I have never considered moving permanently to another country for work, and I wouldn’t feel comfortable to move to a country where I don’t speak the language. Even if the company language is English, I would still need to communicate with people in everyday life, for example going to the shop. So from the list above, only France and the Netherlands would remain.
Besides the language, there is still the matter of being cut off from the people who matter to me. Yes there is the internet, and during the pandemic there was virtually no other way to stay in touch, but still… it’s not the same. I already have some friends in the Netherlands, so (hypothetically) I would feel less alone there. But there are still plenty of interesting local companies to work for, so no thanks for now.
Have you ever been invited to work abroad? If yes, what was your motivation for doing so? What were your experiences? Feel free to share in the comments!
After reading a few hundred emails from recruiters, I see a couple of trends popping up. I’m being contacted for job offers that really aren’t relevant or interesting for me. Some of them may be attributed to automatic keyword scanning. But still. If possible, I would kindly ask everyone not to contact me for any of the following:
Freelance: I have never done freelance before. Working freelance means that I would first have to start all the paperwork to become self-employed, and at this moment I’m not interested in doing all that. Maybe that could change in the faraway future, but at this point in my life I prefer permanent positions.
C/C++ embedded development: At one of my previous jobs, I did testing on the embedded software of a smart printer. Testing. Not development. I have never written a single line of C or C++ in my life. I would probably be able to read and understand other people’s code, but I’m sure that there are plenty of people who are really fluent in C/C++.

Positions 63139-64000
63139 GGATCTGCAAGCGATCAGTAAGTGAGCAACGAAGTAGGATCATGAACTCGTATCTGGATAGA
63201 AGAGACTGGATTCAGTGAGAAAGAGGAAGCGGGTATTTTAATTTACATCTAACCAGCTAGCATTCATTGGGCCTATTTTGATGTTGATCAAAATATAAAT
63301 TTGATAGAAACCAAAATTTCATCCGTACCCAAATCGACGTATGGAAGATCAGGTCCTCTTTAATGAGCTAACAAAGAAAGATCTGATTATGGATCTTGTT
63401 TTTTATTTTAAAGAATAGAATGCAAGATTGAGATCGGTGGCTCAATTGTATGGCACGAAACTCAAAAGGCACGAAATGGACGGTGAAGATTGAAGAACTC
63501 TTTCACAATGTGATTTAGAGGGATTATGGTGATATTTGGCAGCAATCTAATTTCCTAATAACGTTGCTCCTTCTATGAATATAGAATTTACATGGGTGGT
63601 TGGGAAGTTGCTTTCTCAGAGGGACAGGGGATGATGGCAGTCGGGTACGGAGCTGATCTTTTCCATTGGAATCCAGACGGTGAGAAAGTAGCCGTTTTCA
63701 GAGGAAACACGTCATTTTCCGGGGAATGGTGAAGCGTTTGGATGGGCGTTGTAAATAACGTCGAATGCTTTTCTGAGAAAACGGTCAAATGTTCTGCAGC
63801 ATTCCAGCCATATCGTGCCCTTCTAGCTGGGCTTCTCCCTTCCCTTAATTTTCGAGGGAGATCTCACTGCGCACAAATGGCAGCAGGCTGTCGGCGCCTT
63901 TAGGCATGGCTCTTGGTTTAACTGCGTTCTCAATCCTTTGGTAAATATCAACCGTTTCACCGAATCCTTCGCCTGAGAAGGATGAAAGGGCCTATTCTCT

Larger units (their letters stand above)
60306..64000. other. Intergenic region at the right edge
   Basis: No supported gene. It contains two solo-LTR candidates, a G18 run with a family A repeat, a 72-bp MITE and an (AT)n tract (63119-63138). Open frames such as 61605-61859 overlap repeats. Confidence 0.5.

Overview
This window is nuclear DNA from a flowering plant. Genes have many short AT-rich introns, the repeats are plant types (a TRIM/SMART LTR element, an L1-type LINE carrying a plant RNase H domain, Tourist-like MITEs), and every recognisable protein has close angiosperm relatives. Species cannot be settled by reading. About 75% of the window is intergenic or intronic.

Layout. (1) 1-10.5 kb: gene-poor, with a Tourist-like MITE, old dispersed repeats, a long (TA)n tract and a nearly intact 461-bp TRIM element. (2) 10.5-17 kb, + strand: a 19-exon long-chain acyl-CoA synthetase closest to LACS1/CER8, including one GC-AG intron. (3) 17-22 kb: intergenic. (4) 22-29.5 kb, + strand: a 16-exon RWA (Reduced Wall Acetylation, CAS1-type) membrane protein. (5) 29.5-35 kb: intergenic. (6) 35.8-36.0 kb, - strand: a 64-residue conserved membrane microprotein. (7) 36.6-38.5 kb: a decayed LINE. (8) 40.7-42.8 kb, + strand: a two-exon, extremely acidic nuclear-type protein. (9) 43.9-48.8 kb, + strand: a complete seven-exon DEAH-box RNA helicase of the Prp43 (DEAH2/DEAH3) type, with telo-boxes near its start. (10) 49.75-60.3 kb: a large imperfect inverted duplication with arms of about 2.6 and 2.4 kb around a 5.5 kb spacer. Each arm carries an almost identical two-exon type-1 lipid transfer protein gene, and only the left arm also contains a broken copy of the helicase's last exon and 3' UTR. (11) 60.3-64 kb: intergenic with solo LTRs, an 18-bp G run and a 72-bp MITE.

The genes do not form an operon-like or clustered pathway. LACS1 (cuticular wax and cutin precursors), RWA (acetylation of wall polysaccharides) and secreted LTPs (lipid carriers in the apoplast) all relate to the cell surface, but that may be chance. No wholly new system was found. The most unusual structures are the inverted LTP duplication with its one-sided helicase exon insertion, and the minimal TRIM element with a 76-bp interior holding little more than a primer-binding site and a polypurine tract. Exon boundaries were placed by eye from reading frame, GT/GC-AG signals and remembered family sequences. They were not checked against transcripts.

Drupal development: A long, long time ago, I made and maintained a few small Drupal sites. I have also been to one or two Drupal Dev Days in the early 2000s. I think I still have a T-shirt somewhere. But in all that time, I only did Drupal admin, I never went into the itty-gritty PHP to write custom Drupal code. And I’m pretty sure that my Drupal skills are quite rusty now.
Node.js development: Oh dear. I did a few tiny Node.js projects: some “glue code”, some rapid prototyping. Nothing fancy, nothing production quality, never more than 100 lines of code. Let’s not do that. EDIT 2021-10-25: I may have changed my opinion on this one! More about this in an upcoming blogpost. EDIT 2021-10-29: it’s online: What are my preferred roles.
SharePoint development: With the eternal words of William Shakespeare:
Fie on’t! ah fie! ’tis an unweeded garden, That grows to seed; things rank and gross in nature Possess it merely. That it should come to this!
Hamlet, Act I, Scene ii
Quality Control Operator: This is typically a case of blindly searching for keywords and not verifying the results. I have worked as a Software Quality Engineer, so if you search only for “quality”, you’ll end up with jobs where you do actual physical inspection of physical products. Rule of thumb: if I can’t test it with an Assert-statement in some kind of programming language, then it’s probably not the kind of “quality” that I’m looking for.
Production / “blue collar jobs”: Yeah well let’s not do that at all, shall we? With all due respect for the people who do this type of work, and some of it is really essential work, but I don’t think that this would ever make me happy.
First line tech support: Been there, done that, got the battle scars. Never again, thank you very much.
Benefits for not contacting me for any of these: you don’t waste time chasing a dead-end lead, and I can spend more time on reading and reacting to job offers that actually are relevant, interesting and even exciting. Everybody happy! 🙂